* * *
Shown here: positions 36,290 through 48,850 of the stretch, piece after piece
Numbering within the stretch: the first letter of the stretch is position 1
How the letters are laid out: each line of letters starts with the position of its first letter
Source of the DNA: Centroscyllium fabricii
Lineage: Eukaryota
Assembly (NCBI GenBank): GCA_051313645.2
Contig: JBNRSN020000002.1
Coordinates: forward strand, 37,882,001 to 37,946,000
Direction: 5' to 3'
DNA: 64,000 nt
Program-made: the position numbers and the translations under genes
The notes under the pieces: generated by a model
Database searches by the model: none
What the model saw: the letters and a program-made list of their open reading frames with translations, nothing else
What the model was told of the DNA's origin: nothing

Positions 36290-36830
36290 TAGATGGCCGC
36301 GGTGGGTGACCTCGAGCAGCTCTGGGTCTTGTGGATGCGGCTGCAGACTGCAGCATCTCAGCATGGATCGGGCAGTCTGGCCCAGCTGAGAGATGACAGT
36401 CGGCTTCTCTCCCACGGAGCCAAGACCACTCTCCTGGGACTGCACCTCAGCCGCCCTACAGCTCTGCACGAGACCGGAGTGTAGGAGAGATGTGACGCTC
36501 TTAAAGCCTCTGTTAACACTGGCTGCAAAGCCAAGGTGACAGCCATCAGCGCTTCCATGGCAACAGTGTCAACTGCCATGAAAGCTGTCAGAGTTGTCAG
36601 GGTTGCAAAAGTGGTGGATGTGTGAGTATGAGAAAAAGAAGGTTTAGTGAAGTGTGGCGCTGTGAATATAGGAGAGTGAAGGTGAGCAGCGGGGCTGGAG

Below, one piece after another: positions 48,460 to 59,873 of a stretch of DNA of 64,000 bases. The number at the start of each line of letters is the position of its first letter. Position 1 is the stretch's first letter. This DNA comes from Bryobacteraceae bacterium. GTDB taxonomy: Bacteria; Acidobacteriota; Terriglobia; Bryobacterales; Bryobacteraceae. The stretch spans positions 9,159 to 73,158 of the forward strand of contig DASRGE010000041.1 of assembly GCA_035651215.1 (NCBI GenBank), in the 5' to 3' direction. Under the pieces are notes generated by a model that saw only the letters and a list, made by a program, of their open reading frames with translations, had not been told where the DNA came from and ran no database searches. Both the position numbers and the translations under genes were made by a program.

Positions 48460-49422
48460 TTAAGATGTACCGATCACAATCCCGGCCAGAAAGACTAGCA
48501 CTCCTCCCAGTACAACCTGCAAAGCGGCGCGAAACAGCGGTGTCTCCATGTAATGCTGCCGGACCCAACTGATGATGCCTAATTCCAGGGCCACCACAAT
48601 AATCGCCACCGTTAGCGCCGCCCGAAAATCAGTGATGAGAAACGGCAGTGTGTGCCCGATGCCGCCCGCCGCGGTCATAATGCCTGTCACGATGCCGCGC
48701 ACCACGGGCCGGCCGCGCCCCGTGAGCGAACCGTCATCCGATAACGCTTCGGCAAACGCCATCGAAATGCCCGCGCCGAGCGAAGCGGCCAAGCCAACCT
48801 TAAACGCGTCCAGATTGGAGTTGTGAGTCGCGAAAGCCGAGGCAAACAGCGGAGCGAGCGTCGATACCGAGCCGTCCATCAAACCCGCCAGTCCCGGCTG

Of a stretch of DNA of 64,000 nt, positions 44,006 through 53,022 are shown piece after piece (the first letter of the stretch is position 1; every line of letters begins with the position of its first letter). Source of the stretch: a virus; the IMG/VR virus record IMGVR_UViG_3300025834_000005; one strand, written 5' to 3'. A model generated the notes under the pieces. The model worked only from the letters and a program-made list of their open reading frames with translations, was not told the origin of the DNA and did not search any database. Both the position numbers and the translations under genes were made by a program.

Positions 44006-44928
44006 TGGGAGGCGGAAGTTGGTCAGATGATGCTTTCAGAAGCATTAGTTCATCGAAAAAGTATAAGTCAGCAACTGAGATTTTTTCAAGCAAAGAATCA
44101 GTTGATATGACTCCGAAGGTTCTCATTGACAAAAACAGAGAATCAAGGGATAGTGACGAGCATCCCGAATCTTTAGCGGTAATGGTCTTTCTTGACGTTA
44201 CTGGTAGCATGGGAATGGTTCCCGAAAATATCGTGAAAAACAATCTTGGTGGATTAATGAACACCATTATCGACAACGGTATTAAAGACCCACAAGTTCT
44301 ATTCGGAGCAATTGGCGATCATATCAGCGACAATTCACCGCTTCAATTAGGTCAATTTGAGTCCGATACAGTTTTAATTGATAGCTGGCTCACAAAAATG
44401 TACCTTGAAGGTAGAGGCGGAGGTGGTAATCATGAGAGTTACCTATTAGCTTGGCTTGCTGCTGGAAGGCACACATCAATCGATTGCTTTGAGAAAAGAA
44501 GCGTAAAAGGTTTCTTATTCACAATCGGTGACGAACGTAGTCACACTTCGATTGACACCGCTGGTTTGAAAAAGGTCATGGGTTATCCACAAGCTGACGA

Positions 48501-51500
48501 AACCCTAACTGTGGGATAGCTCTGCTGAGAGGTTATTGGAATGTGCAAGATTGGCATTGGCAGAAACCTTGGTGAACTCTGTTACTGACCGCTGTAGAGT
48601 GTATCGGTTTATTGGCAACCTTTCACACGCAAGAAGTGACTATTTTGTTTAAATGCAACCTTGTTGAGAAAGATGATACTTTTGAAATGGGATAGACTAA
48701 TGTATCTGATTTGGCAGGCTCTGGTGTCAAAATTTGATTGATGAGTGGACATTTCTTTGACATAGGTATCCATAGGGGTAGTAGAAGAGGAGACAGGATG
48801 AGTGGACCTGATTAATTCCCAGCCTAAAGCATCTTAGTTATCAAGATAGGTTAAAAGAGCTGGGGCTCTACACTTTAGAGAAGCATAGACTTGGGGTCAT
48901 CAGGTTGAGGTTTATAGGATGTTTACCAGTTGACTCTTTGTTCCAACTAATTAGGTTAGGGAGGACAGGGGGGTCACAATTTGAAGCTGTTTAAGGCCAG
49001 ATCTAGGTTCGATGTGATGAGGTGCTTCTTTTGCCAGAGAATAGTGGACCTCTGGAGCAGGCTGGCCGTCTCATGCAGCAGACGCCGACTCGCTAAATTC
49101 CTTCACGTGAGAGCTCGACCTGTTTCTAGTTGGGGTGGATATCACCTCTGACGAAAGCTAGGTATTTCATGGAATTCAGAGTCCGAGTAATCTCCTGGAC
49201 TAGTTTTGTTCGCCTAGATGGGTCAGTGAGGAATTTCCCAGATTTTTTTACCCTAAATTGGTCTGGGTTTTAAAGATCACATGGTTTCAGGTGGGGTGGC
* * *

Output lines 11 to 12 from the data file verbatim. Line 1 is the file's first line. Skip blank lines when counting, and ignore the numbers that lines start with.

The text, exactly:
Program-made: the position numbers and the translations under genes
The notes under the pieces: generated by a model